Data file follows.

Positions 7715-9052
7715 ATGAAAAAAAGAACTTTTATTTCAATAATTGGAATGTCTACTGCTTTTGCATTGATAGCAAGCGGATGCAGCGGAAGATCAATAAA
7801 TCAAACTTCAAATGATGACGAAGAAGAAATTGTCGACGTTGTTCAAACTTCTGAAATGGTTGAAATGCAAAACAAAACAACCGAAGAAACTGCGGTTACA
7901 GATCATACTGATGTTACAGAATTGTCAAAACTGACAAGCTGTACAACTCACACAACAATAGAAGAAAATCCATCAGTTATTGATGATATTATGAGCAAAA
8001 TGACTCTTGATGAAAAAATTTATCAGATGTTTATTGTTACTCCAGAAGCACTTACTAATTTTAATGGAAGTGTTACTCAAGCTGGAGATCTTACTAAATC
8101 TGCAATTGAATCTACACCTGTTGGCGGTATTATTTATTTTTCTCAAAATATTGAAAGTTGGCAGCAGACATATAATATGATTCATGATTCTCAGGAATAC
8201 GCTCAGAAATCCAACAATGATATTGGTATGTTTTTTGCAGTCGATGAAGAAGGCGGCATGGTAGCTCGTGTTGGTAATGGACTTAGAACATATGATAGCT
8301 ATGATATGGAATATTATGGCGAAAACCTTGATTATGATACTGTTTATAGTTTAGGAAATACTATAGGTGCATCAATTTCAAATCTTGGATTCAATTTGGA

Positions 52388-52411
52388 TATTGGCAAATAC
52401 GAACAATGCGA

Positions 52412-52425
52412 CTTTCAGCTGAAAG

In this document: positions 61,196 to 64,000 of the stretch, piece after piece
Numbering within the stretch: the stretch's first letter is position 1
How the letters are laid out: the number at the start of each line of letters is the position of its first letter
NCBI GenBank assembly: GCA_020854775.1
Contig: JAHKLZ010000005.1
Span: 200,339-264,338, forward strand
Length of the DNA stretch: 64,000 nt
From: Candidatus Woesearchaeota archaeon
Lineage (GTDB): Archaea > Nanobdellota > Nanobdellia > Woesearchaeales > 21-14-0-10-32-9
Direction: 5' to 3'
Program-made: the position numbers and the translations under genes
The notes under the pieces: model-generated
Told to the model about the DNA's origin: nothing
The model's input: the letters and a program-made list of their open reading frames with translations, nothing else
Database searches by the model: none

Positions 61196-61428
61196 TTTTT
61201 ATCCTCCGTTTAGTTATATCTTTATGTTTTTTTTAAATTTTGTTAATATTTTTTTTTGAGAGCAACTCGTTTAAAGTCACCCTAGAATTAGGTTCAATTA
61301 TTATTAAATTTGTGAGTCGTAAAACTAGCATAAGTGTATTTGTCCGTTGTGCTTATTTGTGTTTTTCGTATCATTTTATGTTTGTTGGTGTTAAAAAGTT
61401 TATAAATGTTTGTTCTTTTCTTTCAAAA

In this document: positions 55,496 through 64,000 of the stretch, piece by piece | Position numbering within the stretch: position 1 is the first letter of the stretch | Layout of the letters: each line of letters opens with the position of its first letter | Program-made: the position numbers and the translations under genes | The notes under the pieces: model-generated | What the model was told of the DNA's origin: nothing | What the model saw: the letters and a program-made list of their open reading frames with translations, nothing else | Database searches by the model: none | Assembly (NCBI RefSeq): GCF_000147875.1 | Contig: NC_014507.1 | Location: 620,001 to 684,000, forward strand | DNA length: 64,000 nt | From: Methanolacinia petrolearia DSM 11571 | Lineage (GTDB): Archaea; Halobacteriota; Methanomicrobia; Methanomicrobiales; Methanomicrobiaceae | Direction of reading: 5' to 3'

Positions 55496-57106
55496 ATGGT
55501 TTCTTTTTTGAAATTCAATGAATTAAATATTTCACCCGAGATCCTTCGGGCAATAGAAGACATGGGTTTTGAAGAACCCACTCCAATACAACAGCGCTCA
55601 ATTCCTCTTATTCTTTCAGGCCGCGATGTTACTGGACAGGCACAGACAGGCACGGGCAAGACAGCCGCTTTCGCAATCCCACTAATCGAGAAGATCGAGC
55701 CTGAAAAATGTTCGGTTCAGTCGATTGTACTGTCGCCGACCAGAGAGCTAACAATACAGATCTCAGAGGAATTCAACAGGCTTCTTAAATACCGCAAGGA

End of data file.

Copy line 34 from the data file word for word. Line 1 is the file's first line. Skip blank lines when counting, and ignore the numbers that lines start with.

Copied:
In this document: positions 55,496 through 64,000 of the stretch, piece by piece | Position numbering within the stretch: position 1 is the first letter of the stretch | Layout of the letters: each line of letters opens with the position of its first letter | Program-made: the position numbers and the translations under genes | The notes under the pieces: model-generated | What the model was told of the DNA's origin: nothing | What the model saw: the letters and a program-made list of their open reading frames with translations, nothing else | Database searches by the model: none | Assembly (NCBI RefSeq): GCF_000147875.1 | Contig: NC_014507.1 | Location: 620,001 to 684,000, forward strand | DNA length: 64,000 nt | From: Methanolacinia petrolearia DSM 11571 | Lineage (GTDB): Archaea; Halobacteriota; Methanomicrobia; Methanomicrobiales; Methanomicrobiaceae | Direction of reading: 5' to 3'